Disney Legend Kathryn Beaumont Takes Us Behind the Scenes of ‘Peter Pan’
Kathryn Beaumont was just 11 years old when Walt Disney chose her to be the voice of Alice in Alice in Wonderland. She was under contract with MGM at the time, but Disney took over her contract and promptly put her to work, first as Alice and then as Wendy Darling in the 1953 animated classic Peter Pan. Now, in honor of Peter Pan‘s 65th anniversary — for which Disney is releasing a special-edition Blu-Ray, complete with brand-new bonus features — Beaumont is reflecting on her childhood as a Disney star and her lasting legacy as a Disney legend.
Brit + Co: How did you land that first role with Disney?
Kathryn Beaumont: I actually was at MGM under contract, and Disney was looking for an Alice who was pleasing to the ears of both countries — England and America — and so I was called to read for the part, and then I was called back to read again, and then again a third time. And then they decided they wanted to have me do the role of Alice, which I was just so excited about. It was a lovely, lovely experience for me.
B+C: Can you walk us through the process of recording Wendy’s voice?
KB: The recordings were done when the storyboards were finished and they had the dialogue all set up. So they would set up the script and then I would go in and record the voice part. … [Often,] the other characters were there at the same time, so we were able to read our parts and then communicate together. Then there were times when I was there alone and just had to imagine what the other characters were saying or doing. So it was always a different experience.
B+C: You also acted as the live-action reference model for Wendy. What was that like?
KB: They wanted me to do the live-action, because that was a wonderful reference for the artist to see the different movements and make the movements more realistic. The most interesting parts were the flying sequences, naturally, because they wanted that to look very natural. … I remember them supporting me with a sort of harness, and they lifted me up into the high part of the soundstage where they actually were filming. They filmed it so the artists could watch the movements of me sort of floating around in the air above. What they didn’t know was that I was afraid of heights!
Mindy Johnson, historian and author of Tinker Bell — An Evolution: The live-action really was an integral part of staging and interpretation and helping the animators to achieve a believable illusion of life. … At the time of Peter Pan, they had their sort of go-to people. Marge Champion had done quite a bit of live-action reference work as a dancer for Snow White and Pinocchio and Fantasia. Helene Stanley, as well, came in for Cinderella and did some other work on Peter Pan for Tinkerbell. So they had a few go-to people that they knew had a sense of what they were looking for, but the voice actors were a large part of it. All of the voice actors in Peter Pan participated in the live-action.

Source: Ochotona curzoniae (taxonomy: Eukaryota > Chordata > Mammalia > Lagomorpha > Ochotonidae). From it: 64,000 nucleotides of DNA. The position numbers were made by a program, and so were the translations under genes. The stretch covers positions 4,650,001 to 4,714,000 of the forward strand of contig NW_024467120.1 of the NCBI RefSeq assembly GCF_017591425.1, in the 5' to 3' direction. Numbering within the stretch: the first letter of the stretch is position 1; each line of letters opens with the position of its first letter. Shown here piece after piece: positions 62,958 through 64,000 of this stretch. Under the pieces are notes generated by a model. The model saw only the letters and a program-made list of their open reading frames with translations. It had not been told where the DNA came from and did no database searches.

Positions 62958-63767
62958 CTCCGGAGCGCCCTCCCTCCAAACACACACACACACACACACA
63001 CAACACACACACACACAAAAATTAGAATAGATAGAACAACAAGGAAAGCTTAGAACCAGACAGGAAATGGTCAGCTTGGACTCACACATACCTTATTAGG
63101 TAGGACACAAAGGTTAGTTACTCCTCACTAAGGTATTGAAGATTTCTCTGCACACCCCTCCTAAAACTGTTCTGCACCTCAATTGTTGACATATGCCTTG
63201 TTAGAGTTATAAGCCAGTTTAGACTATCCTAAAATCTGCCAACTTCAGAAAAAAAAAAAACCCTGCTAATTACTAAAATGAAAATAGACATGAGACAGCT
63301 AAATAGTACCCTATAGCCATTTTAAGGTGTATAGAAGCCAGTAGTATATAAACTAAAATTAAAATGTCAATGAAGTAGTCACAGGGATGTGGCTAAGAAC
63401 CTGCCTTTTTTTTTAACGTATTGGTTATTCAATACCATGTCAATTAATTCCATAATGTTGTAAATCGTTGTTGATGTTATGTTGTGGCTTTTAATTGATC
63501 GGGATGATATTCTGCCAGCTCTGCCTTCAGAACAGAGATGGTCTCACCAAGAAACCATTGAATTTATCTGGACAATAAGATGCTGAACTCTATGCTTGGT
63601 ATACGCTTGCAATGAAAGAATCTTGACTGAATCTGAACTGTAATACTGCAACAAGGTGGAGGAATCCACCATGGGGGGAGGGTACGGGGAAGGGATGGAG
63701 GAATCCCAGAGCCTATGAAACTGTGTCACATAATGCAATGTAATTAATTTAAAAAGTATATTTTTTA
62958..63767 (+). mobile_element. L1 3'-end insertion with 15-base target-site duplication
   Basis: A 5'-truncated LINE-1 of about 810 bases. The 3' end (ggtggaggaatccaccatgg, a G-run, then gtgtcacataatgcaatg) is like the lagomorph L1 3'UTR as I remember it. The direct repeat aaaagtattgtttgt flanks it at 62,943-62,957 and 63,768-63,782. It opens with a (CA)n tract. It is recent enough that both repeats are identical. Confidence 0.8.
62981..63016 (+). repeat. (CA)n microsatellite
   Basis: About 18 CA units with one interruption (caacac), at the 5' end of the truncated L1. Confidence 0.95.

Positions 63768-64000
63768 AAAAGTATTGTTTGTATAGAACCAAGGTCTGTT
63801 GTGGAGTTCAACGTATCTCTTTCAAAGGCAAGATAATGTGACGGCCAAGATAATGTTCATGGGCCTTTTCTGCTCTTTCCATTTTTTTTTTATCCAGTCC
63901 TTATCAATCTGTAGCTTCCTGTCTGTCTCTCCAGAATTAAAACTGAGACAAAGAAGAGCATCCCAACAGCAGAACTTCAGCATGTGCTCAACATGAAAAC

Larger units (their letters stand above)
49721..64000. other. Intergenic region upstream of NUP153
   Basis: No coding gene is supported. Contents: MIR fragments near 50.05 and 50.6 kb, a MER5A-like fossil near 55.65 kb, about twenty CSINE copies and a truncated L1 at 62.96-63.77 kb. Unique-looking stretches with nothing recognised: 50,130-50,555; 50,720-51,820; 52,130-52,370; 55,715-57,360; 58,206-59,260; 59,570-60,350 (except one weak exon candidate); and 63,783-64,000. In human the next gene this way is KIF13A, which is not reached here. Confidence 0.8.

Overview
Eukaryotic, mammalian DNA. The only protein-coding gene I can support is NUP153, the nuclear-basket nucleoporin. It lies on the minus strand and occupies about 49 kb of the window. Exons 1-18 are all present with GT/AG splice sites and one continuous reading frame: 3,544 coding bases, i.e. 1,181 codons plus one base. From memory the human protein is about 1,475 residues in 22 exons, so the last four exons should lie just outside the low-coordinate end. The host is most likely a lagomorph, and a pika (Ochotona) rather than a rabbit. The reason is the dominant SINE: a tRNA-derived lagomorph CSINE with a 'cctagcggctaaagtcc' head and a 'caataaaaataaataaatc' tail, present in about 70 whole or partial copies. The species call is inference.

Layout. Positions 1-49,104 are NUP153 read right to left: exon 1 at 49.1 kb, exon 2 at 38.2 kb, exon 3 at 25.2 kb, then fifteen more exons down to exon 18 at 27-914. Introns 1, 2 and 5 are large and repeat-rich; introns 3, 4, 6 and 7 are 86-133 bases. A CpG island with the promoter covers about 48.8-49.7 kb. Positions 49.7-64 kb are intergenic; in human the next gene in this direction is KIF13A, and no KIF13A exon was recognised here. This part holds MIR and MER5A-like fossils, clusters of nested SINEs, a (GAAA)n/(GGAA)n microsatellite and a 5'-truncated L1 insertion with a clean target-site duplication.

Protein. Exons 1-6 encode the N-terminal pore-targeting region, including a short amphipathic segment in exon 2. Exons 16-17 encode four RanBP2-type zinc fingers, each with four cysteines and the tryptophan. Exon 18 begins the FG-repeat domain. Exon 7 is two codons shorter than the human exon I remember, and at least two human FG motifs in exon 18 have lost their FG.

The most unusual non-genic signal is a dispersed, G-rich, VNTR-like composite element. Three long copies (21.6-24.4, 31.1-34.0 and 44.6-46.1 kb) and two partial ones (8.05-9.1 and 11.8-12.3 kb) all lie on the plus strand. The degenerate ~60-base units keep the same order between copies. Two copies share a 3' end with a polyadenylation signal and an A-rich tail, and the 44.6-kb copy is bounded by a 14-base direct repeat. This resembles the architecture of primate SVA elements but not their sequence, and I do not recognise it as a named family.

B+C: Kathryn, you mentioned you were afraid of heights. How did you overcome that for your flying scenes?
KB: Gritted my teeth! That’s about all you can do. I thought, ‘Oh, well, I have to do what I have to do.’ So you grit your teeth and you do it.
B+C: Do you have a favorite memory from your time on the movie?
KB: Oh, gosh. You know, it was a long time ago. I think just the wonderful experience of working for Walt Disney, whom I admired so much, and having the experience at the studio, which was a welcoming place. It was such a lovely atmosphere with the artists. We would meet at lunchtime — one of the directors, he was a golfer and he liked to practice at lunch [with a couple of friends]. They’d say, “Come and join us!” So I would join them during lunch period. They’d say, “Try a few balls. Keep your head still, watch the ball, keep your eye on the ball.”
It was a great experience. There were so many creative people there, and I responded to that so well. I just loved being in this happy atmosphere of people who were enthusiastic about their work and sort of made me part of it. They would invite me to see the progress of the film, the animation, the drawings they were creating. I was getting a wonderful education in animation, as well as my own education.
B+C: Besides Peter Pan and Alice in Wonderland, do you have a favorite Disney movie?
KB: Oh, gosh, I can’t say. Those Disney films were so special, each in their own way, that they were all special. So there isn’t one that really stands out, because they were all wonderful.
The Walt Disney Signature Collection edition of Peter Pan is available now on digital HD and Blu-ray.
What’s your favorite Disney animated movie? Tell us @BritandCo!
(photos via PA Images via Getty Images + Walt Disney Studios)